March 15, 2016

David vs. Godzilla, OIRA and the Federal Agencies

Before the House Committee on Oversight and Government Reform, Subcommittee on Government Operations
Key materials

Chairman Meadows, Ranking Member Connolly, and members of the committee, thank you for inviting me to testify on ways to improve transparency and accountability at the Office of Information and Regulatory Affairs (OIRA). 

This small agency, established in 1980 by President Carter to “regulate the regulators” and to give “OMB final word on many of the regulations issued by our government,” has largely failed to achieve either goal. The myth persists that OIRA is a “little-known but extraordinarily powerful” agency that has been a “bottleneck” for protective regulations. The data, however, simply do not support this notion.

There are three main issues that I will cover in my testimony:

  1. Other federal agencies, and their associated rulemaking, have grown manyfold in the last four decades, but OIRA staffing has shrunk in the same time period, rendering oversight by OIRA spotty, at best. OIRA cannot perform its duties effectively in this imbalanced state. 
  2. OIRA also lacks necessary expertise in one key area.
  3. Recommendations for reform can help rebalance the relationship between OIRA, stakeholders, and federal agencies, while improving government accountability and transparency in rulemaking.

The Growing Imbalance between OIRA and Other Federal Agencies

Employment in federal regulatory agencies almost doubled between 1980 and 2016, from 146,000 employees to 280,000. When it was established in 1981, OIRA had 77 staff members, but in 2013, it had only 38. Today, most federal regulations are promulgated without OIRA review. In the decade ending in 2014, regulatory agencies issued more than 37,000 regulations, yet 92 percent of them were not reviewed by OIRA. For the typically 8 percent of rulemakings OIRA reviews, its primary job is to evaluate the content and quality of regulatory impact analyses, in particular the estimates of benefits and costs of a proposed regulation. Of the roughly 3,000 major rules that OIRA reviewed between 2004 and 2014, however, only 116 included estimates of both benefits and costs. The absence of such important information makes OIRA’s job difficult, to say the least.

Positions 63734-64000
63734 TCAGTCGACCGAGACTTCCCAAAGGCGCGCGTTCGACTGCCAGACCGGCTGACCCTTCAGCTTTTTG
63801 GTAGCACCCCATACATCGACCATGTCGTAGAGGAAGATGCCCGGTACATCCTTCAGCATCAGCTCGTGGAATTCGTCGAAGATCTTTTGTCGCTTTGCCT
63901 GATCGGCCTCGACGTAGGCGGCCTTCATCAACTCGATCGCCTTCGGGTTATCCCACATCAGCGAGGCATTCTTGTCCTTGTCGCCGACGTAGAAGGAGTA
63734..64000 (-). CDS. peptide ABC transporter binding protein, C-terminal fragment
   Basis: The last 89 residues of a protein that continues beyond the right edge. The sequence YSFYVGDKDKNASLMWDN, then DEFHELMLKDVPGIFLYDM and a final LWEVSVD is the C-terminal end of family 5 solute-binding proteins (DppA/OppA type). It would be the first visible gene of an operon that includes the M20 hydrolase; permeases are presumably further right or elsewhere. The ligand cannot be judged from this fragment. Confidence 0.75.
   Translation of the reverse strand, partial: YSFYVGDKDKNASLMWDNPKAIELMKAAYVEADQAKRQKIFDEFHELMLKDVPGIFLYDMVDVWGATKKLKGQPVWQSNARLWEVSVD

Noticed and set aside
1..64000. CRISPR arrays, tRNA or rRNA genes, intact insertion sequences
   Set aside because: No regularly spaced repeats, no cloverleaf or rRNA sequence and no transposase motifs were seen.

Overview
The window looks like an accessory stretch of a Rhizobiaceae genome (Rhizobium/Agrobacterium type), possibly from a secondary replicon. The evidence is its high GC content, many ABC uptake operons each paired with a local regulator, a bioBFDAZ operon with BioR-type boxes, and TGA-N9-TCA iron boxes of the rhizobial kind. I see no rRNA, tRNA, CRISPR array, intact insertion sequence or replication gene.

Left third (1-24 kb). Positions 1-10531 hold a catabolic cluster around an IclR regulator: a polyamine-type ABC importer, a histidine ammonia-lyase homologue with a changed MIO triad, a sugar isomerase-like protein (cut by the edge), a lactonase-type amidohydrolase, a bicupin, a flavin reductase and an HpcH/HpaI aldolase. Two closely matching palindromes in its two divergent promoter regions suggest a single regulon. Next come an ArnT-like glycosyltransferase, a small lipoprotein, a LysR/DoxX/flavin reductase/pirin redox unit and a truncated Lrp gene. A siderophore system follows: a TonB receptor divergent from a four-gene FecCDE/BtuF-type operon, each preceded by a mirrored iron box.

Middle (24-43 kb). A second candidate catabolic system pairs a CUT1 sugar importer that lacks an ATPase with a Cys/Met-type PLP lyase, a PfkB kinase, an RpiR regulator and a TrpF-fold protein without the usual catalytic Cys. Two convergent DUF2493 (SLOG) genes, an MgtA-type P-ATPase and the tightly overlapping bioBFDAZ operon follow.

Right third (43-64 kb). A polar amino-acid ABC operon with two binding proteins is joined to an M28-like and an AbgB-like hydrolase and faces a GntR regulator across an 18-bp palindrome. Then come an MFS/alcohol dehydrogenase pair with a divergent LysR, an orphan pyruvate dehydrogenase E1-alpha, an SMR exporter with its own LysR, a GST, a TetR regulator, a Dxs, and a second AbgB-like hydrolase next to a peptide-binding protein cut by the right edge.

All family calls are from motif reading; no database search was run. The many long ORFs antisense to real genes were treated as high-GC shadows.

Thus, there is little factual basis for the myth of OIRA as a David holding back a regulatory Godzilla. 

Lack of Area Expertise

While OIRA has a generally excellent staff of professionals, a key weakness is its lack of expertise in risk assessment. The vast majority of regulations, both by number and costs on the economy, are risk related. These include worker safety, food safety, environmental, and transportation rules. In order to calculate the potential benefits of any rule, it is first necessary to have an estimate of the risk that the agency is attempting to manage. Risk includes the probability of something going wrong and predicting the negative outcome, which might be injury, illness, or death. Next, the agency needs to evaluate different regulatory options that would reduce those risks.

For regulations focused on risk reduction, federal agencies employ risk assessors to estimate the size of the risk and the expected risk reduction for regulatory options. These analyses are often long and fairly complex but not necessarily accurate. Unfortunately, it is common for risk analyses to be heavily biased, showing much higher risks or much greater risk reduction than is actually achieved. For example, the journal Risk Analysis recently published an article suggesting that the benefits of reducing particulate matter (PM) may be negligible. Nevertheless, EPA continues to regulate PM to lower and lower levels. Alternatively, many of these analyses leave out increases in risk (i.e., risk/risk trade-offs) that are a natural result of some regulations. For example, lowering the tolerance for mercury in fish might reduce one tiny risk but also might cause some consumers to switch to meats that present other health risks.